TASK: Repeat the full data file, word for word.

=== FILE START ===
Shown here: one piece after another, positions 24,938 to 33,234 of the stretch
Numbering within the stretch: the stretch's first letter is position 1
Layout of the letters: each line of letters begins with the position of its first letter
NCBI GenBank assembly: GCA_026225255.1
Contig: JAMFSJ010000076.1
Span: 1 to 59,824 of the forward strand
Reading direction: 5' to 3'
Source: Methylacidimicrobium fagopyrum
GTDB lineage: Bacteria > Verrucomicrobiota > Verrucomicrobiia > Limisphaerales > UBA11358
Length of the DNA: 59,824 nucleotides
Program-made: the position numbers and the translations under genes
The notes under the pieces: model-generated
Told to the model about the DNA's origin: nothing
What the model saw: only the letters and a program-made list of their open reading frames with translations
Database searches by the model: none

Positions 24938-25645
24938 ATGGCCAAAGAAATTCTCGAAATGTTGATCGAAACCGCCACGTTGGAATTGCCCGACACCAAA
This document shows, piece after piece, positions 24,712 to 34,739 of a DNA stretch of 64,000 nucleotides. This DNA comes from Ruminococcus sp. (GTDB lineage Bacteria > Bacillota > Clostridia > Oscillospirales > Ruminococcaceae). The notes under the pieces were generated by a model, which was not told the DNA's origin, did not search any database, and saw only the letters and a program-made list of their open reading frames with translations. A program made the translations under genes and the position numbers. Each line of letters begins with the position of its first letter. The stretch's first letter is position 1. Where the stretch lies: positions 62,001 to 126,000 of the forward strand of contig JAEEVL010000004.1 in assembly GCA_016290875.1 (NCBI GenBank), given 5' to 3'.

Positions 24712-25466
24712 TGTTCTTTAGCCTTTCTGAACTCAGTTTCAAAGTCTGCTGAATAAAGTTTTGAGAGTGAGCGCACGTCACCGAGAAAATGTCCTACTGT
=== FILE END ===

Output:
Shown here: one piece after another, positions 24,938 to 33,234 of the stretch
Numbering within the stretch: the stretch's first letter is position 1
Layout of the letters: each line of letters begins with the position of its first letter
NCBI GenBank assembly: GCA_026225255.1
Contig: JAMFSJ010000076.1
Span: 1 to 59,824 of the forward strand
Reading direction: 5' to 3'
Source: Methylacidimicrobium fagopyrum
GTDB lineage: Bacteria > Verrucomicrobiota > Verrucomicrobiia > Limisphaerales > UBA11358
Length of the DNA: 59,824 nucleotides
Program-made: the position numbers and the translations under genes
The notes under the pieces: model-generated
Told to the model about the DNA's origin: nothing
What the model saw: only the letters and a program-made list of their open reading frames with translations
Database searches by the model: none

Positions 24938-25645
24938 ATGGCCAAAGAAATTCTCGAAATGTTGATCGAAACCGCCACGTTGGAATTGCCCGACACCAAA
This document shows, piece after piece, positions 24,712 to 34,739 of a DNA stretch of 64,000 nucleotides. This DNA comes from Ruminococcus sp. (GTDB lineage Bacteria > Bacillota > Clostridia > Oscillospirales > Ruminococcaceae). The notes under the pieces were generated by a model, which was not told the DNA's origin, did not search any database, and saw only the letters and a program-made list of their open reading frames with translations. A program made the translations under genes and the position numbers. Each line of letters begins with the position of its first letter. The stretch's first letter is position 1. Where the stretch lies: positions 62,001 to 126,000 of the forward strand of contig JAEEVL010000004.1 in assembly GCA_016290875.1 (NCBI GenBank), given 5' to 3'.

Positions 24712-25466
24712 TGTTCTTTAGCCTTTCTGAACTCAGTTTCAAAGTCTGCTGAATAAAGTTTTGAGAGTGAGCGCACGTCACCGAGAAAATGTCCTACTGT